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Hundreds Of Bees Injured 2 People In Encino. Here's What To Do If You Encounter A Swarm

A bee perches on the end of a purple petal.
A bee collects pollen from flowers in Los Angeles. More flowers like these have boosted the bee population in L.A., which can lead to more feral bee swarms.
(Chris Delmas
AFP via Getty Images)
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A swarm of bees attacked two men in Encino on Tuesday, sending one to a hospital with multiple stings. The LAPD confirmed the man hospitalized was on of the department's volunteers.

Encountering a frightening and aggressive bee swarm is rare, but a larger than usual bee population should make Angelenos aware of how to protect themselves.

Why are there so many bees buzzing around?

The heavy rains from earlier this year have bolstered plant life, meaning more food to boost a growing bee population. More bees means a greater possibility of feral bee swarms.

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While bees are not inherently aggressive, they will become defensive if they need to protect their hives from people whom they view as predators.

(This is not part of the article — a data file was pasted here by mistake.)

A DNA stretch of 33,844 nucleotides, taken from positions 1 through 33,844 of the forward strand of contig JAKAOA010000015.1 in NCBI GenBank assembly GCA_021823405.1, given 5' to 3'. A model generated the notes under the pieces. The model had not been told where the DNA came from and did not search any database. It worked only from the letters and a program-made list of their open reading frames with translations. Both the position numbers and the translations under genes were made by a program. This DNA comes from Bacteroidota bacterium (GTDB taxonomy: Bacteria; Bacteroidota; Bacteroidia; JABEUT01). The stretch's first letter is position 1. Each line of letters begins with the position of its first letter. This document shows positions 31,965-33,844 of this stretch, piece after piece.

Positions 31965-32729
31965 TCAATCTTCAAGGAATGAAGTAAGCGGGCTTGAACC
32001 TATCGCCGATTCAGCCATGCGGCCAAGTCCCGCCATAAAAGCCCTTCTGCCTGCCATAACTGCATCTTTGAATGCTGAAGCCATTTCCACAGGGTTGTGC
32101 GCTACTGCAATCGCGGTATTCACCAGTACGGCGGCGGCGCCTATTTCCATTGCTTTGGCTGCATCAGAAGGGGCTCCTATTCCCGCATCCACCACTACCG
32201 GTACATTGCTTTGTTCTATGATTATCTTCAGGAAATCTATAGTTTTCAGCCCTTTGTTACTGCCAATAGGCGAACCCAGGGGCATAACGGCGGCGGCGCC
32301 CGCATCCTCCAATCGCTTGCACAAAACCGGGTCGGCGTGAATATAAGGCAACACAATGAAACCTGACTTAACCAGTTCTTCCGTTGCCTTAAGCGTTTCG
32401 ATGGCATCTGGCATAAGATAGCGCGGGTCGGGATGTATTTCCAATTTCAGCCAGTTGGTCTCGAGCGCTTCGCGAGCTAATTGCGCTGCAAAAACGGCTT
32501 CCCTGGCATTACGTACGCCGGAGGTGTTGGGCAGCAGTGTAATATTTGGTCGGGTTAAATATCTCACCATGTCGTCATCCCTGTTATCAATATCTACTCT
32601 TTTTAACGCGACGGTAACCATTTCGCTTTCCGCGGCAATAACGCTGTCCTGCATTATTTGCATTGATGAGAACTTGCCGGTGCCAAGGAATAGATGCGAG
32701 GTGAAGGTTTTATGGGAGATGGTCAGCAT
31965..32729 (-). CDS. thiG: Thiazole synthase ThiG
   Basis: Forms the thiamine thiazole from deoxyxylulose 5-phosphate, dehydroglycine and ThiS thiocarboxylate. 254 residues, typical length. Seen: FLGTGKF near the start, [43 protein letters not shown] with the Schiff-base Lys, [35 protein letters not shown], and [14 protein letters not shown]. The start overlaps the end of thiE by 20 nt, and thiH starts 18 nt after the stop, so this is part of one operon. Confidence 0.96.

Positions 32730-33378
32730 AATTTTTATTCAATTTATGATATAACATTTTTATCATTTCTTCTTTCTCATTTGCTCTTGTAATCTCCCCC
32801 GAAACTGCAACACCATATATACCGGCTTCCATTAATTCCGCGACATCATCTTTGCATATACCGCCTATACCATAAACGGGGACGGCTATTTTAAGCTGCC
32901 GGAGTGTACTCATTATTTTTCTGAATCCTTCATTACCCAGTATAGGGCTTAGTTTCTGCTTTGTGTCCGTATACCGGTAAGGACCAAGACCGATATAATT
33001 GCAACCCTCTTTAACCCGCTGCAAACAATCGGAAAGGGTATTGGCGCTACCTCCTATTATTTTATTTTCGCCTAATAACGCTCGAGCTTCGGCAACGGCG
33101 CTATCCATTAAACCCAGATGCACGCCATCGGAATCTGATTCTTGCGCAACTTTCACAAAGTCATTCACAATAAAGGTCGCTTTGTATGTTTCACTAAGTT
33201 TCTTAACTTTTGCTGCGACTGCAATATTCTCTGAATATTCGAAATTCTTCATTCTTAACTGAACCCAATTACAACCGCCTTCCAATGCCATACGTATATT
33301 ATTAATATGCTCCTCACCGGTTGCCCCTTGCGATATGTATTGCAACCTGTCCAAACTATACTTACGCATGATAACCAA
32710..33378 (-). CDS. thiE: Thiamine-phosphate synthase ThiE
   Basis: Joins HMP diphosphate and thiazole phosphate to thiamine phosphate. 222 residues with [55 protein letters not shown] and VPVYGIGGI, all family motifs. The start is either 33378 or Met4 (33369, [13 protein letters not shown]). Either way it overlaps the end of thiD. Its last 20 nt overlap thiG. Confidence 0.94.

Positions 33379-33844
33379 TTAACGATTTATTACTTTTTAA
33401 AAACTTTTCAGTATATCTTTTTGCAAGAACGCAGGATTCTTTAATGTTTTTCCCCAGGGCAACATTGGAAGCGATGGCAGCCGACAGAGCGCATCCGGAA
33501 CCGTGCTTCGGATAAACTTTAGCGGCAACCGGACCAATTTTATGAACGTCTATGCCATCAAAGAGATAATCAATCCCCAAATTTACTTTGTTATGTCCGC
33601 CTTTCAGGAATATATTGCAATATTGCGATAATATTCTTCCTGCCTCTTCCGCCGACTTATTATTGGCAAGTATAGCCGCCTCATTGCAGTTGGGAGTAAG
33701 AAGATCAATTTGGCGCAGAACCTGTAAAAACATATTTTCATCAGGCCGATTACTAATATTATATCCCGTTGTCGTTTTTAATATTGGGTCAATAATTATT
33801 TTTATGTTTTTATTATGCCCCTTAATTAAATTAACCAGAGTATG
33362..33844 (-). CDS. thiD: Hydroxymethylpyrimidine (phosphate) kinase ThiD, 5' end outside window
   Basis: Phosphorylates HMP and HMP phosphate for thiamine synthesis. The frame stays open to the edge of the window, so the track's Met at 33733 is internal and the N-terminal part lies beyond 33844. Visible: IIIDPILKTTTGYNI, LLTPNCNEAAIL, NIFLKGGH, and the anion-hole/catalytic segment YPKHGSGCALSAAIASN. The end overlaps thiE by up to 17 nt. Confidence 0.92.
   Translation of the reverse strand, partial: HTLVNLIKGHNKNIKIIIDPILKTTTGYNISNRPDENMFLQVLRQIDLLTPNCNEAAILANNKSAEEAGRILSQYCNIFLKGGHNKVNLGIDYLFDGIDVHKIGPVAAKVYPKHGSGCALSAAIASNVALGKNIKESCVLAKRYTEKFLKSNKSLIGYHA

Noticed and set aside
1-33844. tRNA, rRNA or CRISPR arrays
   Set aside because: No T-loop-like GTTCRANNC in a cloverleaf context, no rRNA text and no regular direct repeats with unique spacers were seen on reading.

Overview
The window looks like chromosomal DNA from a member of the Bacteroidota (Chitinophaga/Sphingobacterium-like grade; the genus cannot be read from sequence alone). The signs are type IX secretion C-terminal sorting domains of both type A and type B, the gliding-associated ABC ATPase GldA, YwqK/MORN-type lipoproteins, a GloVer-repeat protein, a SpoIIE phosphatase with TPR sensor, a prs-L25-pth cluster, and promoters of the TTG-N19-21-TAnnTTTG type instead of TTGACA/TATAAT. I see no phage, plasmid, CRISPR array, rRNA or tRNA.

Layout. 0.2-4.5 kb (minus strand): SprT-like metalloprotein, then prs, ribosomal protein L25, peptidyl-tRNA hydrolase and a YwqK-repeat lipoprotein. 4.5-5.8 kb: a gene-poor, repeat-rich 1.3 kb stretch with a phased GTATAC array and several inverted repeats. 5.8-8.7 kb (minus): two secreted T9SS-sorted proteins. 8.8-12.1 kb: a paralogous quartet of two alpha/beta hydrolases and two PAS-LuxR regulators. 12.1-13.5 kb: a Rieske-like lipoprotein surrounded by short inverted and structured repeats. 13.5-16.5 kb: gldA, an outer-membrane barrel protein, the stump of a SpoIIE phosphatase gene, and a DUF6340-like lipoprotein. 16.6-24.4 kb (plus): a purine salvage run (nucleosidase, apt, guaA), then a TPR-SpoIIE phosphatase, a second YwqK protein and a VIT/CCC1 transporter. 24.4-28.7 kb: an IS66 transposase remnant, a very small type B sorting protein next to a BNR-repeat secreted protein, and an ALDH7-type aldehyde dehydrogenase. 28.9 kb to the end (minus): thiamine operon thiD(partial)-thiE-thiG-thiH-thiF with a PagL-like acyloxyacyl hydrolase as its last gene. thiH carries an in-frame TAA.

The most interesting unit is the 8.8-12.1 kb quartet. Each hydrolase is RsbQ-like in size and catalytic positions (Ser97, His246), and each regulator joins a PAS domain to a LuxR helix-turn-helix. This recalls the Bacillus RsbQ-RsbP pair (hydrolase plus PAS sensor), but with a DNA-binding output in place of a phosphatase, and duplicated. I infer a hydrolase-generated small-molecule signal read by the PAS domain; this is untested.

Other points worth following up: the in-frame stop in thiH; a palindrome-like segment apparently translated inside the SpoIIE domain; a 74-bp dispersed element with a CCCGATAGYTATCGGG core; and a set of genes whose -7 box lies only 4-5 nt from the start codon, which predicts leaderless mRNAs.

What to do if you’re caught in a swarm

Avoid swatting around or running in circles. Instead, you should cover your face and immediately take shelter indoors or in a car.

If you do get stung, "you want to scratch it out with a fingernail instead of pinching the venom into you,” said Brooke Ashurst, a third generation bee-keeper from the Imperial Valley.

If you come across bees buzzing around you, he added, there's a hive nearby — so steer clear.

Some additional advice from James Nieh, a professor of ecology, behavior and evolution at UC San Diego, who spoke to NPR about the attacks:

Run away as fast as you can. Don't cover your face, because you won't be able to see where you're going. And don't play dead, because bees are attracted to the alarm pheromone left by other bees' stingers and may continue to sting you anyway.

"You can actually outrun them — especially if you're motivated — when you're being stung," he said. "You cannot play dead and escape bees. That's actually the worst thing to do."

Bees are attracted to dark areas such as hair, Nieh said, which is why they'll sting you around your head and why beekeepers wear white suits and footwear.
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